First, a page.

• IPA: /ˈdɪfɪdəns/


  1. The state of being diffident, timid or shy; reticence or self-effacement.
    • 1857, Brigham Young, Journal of Discources, Attention and Reflection Necessary to An Increase of Knowledge, etc.
      I have the same diffidence in my feelings that most public speakers have, and am apt to think that others can speak better and more edifying than I can.
    • 1897, José María de Pereda, translated by William Henry Bishop, Cleto's Proposal to Sotileza (an excerpt from Sotileza)
      "I was passing by," he began to stammer, trembling with his diffidence, "I—happened to be passing along this way, and so—er—as I was passing this way, I says to myself, says I, 'I'll just stop into the shop a minute.'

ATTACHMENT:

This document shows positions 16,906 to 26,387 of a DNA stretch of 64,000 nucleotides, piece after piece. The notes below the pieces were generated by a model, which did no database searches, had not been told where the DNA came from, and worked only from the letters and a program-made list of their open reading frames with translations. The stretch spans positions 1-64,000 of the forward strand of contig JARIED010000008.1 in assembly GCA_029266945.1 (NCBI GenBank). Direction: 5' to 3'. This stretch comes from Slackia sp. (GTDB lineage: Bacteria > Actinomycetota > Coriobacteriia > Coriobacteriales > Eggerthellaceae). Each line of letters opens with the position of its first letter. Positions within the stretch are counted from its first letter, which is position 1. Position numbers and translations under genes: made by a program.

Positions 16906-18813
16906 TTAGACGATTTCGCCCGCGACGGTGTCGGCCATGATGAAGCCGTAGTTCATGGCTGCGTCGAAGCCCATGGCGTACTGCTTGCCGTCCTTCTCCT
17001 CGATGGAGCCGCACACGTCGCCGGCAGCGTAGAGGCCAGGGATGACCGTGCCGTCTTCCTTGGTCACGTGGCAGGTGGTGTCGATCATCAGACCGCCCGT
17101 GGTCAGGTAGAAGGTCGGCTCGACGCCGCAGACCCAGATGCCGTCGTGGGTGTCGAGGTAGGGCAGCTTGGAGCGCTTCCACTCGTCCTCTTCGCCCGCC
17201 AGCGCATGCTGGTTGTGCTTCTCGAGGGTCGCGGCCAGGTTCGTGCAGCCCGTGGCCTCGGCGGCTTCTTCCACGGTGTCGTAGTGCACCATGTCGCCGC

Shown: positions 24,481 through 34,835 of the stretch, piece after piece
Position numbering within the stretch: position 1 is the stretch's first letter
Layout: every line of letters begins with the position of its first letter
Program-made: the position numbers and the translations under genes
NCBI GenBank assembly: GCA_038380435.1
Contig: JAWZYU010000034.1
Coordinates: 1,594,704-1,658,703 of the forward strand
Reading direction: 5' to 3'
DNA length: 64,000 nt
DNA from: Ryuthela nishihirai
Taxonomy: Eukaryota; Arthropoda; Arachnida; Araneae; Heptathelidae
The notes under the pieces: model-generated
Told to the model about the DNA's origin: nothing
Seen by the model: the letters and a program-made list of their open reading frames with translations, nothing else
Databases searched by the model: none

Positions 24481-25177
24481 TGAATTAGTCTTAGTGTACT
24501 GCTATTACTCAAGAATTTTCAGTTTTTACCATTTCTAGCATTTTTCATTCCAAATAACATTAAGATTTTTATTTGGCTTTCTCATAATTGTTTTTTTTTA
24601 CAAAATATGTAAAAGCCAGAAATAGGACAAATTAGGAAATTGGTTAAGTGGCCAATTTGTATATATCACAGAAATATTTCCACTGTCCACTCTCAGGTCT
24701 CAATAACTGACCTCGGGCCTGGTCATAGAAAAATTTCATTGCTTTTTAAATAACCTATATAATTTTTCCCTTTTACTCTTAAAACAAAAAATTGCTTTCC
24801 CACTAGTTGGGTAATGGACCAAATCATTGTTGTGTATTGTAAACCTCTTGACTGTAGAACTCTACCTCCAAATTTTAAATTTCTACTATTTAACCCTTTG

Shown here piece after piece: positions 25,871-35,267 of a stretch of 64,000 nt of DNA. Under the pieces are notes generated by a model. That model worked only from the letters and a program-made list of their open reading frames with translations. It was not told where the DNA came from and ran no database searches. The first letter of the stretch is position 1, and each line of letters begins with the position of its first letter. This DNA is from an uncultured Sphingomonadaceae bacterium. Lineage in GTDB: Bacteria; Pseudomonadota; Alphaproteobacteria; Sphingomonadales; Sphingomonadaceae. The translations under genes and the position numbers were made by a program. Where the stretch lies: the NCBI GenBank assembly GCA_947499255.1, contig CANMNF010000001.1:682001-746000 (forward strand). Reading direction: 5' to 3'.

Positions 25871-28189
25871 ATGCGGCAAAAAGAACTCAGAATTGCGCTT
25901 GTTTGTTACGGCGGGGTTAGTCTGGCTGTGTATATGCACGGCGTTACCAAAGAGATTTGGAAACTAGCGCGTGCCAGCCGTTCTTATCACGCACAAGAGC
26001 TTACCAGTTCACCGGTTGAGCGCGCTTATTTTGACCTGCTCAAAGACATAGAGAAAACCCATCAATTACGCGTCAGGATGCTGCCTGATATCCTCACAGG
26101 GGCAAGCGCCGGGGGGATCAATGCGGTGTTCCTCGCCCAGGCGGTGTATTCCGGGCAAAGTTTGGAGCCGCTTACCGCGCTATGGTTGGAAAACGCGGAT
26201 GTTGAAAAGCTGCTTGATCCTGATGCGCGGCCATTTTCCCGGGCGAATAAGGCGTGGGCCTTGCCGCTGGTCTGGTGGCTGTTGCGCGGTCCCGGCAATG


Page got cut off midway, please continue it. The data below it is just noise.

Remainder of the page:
2. (obsolete) Mistrust, distrust, lack of confidence in someone or something.
    • 1591, William Shakespeare, Henry VI part I, act 3 scene 3
      [Charles, King of France]: We have been guided by thee hitherto,
      And of thy cunning had no diffidence:
      One sudden foil shall never breed distrust.

This text is extracted from the Wiktionary and it is available under the CC BY-SA 3.0 license | Terms and conditions | Privacy policy 0.037
Offline English dictionary